Corsair Xeneon 32QHD165 32-inch QHD 165 Hz Gaming Monitor Review: Color For Days

Big screen, huge color gamut.

Corsair Xeneon 32QHD165
(Image: © Corsair)

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The 32QHD165 ships in its Standard mode which means a slightly warm color temp, full native color gamut that’s over 116% of DCI-P3 and perfect gamma. The default picture is good but there is some room for improvement.

Grayscale and Gamma Tracking

Our grayscale and gamma tests use Calman calibration software from Portrait Displays. We describe our grayscale and gamma tests in detail here.

The 32QHD165’s red errors are apparent from 50 to 100% brightness. A warm grayscale reduces picture depth though not as severely as a green or blue tint would. It’s easy on the eyes but lacks punch. Gamma however is picture-perfect, in the chart and on the screen. Gamma this good makes a huge impact in the perception of contrast and the rendering of fine detail.

With a few adjustments to the RGB sliders, grayscale tracking is visually perfect. Only a couple of steps are over 2dE and many are below 1dE--excellent performance. Gamma remains perfect. Our only complaint is that you can’t have the same grayscale accuracy with an sRGB color gamut.

The sRGB grayscale is even warmer, with an average error over 5dE. Gamma is still perfect, so that’s a good thing. Color purists will appreciate the inclusion of a correct sRGB gamut option, but the ability to dial in color temp would be nice.


The 32QHD165 starts at the bottom of the group in our default grayscale tracking test. Though a score of 4.18dE isn’t too bad, it’s below average for a modern gaming monitor. Calibration takes it under 1dE average which is a good thing. Though it’s in fifth place, the error is now completely invisible.

Only a handful of monitors we’ve tested can match the 32QHD165’s gamma response. Not only is the range of values super tight, but the average is also a perfect 2.2. It doesn’t get better than this.

Color Gamut Accuracy

Our color gamut and volume testing use Portrait Displays’ Calman software. For details on our color gamut testing and volume calculations, click here.

When we first measured the 32QHD165, we referenced DCI-P3 and Adobe RGB. But the lowest average error was found when we used Rec.2020 as the standard. It has different hue tracking than the other two gamuts, and you can see by the chart that Corsair has tuned to that spec. This is the first monitor we’ve encountered that does this natively. Though the color doesn’t quite fill the total volume, it comes closer than anything else we’ve reviewed.

With calibration, the total average error drops to just 1.88dE. That puts the 32QHD165’s Rec.2020 accuracy on par with the most premium professional screens.

In the sRGB test, errors are below the visible threshold. The chart shows slight hue errors for the yellow secondary, but we couldn’t see a problem in actual content. The only flaw here is a warm white point, but the gamut and gamma results are visually perfect.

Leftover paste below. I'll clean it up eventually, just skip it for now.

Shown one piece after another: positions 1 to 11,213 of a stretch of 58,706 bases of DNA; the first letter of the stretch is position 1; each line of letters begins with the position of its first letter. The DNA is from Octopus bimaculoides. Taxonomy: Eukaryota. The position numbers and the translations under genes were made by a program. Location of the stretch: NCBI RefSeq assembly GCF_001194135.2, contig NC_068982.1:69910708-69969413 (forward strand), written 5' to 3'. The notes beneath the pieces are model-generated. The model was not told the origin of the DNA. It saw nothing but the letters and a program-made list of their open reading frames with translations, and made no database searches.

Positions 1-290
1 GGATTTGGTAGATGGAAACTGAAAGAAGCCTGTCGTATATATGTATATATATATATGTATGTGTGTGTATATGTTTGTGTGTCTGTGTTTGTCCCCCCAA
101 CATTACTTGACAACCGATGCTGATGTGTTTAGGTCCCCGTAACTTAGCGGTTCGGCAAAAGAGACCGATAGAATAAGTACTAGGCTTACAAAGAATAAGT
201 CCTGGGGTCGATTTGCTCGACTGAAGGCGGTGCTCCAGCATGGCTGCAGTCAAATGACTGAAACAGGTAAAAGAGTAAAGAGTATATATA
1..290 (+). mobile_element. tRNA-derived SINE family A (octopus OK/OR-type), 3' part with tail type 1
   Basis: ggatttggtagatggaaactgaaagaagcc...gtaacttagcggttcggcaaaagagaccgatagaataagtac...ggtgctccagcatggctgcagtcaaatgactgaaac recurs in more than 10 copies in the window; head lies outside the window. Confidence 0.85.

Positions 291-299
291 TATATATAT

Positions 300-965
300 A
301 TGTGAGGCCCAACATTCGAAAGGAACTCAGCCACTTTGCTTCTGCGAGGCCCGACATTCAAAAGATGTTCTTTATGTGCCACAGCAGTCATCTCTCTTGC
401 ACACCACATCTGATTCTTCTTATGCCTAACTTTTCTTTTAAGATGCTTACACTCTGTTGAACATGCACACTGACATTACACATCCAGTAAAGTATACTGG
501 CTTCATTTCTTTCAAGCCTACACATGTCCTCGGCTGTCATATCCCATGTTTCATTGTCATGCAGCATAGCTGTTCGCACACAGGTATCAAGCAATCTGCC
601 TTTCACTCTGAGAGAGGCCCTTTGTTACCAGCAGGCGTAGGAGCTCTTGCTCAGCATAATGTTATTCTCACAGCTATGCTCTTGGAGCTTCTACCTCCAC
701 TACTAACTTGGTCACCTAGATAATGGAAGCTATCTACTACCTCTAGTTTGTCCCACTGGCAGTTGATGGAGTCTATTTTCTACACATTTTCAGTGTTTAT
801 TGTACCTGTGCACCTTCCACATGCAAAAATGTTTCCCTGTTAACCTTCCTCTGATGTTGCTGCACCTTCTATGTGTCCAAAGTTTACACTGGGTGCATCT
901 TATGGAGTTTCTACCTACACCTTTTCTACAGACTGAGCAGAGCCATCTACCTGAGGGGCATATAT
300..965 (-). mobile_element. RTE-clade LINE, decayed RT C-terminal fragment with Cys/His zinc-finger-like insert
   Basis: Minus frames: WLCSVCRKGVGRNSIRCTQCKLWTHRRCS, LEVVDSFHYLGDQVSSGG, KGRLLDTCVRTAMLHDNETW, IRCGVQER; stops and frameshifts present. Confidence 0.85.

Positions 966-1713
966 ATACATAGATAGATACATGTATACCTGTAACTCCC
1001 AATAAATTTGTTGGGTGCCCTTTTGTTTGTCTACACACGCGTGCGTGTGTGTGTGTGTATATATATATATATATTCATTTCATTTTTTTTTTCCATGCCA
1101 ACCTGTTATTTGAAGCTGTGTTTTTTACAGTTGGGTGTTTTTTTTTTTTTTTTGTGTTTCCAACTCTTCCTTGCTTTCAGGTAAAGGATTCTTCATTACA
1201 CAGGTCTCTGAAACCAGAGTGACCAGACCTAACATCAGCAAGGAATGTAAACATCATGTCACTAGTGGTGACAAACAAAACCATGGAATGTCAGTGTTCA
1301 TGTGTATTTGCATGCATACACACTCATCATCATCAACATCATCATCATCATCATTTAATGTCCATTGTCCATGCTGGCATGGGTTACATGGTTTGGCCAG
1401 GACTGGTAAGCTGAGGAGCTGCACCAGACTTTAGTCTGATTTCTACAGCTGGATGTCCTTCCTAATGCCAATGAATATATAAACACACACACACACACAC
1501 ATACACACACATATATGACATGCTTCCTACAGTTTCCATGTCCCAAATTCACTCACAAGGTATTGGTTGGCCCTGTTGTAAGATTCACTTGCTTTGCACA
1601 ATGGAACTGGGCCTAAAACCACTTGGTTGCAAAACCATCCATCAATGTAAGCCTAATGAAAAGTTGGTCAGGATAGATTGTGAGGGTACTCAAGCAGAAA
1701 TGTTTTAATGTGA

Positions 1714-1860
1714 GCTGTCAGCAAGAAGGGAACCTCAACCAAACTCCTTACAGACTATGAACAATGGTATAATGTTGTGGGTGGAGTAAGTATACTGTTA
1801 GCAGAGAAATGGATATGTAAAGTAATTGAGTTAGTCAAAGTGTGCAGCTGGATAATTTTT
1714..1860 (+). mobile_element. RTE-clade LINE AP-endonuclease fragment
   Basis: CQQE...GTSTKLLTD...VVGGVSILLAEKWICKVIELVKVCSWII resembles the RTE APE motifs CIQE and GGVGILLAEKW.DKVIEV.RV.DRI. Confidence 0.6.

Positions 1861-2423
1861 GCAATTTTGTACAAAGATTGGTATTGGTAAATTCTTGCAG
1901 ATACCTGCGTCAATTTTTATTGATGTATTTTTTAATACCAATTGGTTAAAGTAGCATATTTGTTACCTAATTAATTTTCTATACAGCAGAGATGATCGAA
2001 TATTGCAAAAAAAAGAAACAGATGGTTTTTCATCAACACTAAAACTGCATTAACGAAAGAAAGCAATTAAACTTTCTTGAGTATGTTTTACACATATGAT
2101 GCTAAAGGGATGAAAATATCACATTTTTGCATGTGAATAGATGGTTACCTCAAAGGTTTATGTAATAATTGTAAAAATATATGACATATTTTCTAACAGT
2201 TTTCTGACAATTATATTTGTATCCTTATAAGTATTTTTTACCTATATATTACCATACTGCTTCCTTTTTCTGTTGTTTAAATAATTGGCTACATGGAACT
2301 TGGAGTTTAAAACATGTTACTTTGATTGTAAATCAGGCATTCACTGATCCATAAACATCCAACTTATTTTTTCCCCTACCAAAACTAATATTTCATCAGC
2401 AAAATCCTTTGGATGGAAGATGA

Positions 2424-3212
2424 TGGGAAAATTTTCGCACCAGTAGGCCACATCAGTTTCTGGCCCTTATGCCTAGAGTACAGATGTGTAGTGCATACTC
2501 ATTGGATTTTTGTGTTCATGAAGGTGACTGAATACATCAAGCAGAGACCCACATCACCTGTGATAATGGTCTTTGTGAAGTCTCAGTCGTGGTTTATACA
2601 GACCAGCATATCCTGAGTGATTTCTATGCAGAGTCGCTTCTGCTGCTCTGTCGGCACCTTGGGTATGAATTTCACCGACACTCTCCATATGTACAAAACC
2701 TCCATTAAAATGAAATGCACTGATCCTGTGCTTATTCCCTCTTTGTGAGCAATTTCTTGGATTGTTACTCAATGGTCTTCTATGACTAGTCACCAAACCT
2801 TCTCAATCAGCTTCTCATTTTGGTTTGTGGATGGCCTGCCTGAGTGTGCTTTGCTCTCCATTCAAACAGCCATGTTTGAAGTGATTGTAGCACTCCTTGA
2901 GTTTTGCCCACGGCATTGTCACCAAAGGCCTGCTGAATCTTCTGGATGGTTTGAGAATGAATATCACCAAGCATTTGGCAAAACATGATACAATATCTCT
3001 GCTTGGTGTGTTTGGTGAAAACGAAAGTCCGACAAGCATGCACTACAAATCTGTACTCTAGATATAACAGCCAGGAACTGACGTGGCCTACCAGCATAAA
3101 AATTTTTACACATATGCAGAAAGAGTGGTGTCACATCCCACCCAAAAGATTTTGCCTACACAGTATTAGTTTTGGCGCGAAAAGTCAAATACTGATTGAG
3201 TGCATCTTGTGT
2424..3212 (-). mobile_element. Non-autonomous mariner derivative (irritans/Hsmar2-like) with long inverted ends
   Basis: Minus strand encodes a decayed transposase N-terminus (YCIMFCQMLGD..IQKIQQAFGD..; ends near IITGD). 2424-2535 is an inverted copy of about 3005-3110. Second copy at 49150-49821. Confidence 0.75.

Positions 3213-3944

In the comparison chart, we’ve graphed the 32QHD165’s 2020 result against the other monitor’s DCI-P3 accuracy. That means we’re comparing the relative accuracy of each screen’s native color space. All the displays fare well, with the Raptor 27 coming out on top. Though there is little difference in the error numbers, the additional color saturation of the Corsair can be seen above the others.

With over 116% coverage of DCI-P3, the 32QHD165 breaks our gamut volume record. Rec.2020 volume was just over 84%, which is also a record. sRGB volume is near-ideal at 97.69%. We’d recommend a software profile for color-critical work to correct for the warm white point in sRGB mode.

Christian Eberle
Contributing Editor

Christian Eberle is a Contributing Editor for Tom's Hardware US. He's a veteran reviewer of A/V equipment, specializing in monitors. Christian began his obsession with tech when he built his first PC in 1991, a 286 running DOS 3.0 at a blazing 12MHz. In 2006, he undertook training from the Imaging Science Foundation in video calibration and testing and thus started a passion for precise imaging that persists to this day. He is also a professional musician with a degree from the New England Conservatory as a classical bassoonist which he used to good effect as a performer with the West Point Army Band from 1987 to 2013. He enjoys watching movies and listening to high-end audio in his custom-built home theater and can be seen riding trails near his home on a race-ready ICE VTX recumbent trike. Christian enjoys the endless summer in Florida where he lives with his wife and Chihuahua and plays with orchestras around the state.

  • closs.sebastien
    32" and less than 4k...
    ok, for old people who are half-blind..
    = 5mm-pixel
  • thepersonwithaface45
    Wow, was really excited at first but then I remembered QHD isn't 4k
  • Jake Hall
    closs.sebastien said:
    32" and less than 4k...
    ok, for old people who are half-blind..
    = 5mm-pixel
    Yeah, I didn't think about pixel density when I got my monitor, but it's not really that bad. You have to be unreasonably close to the screen.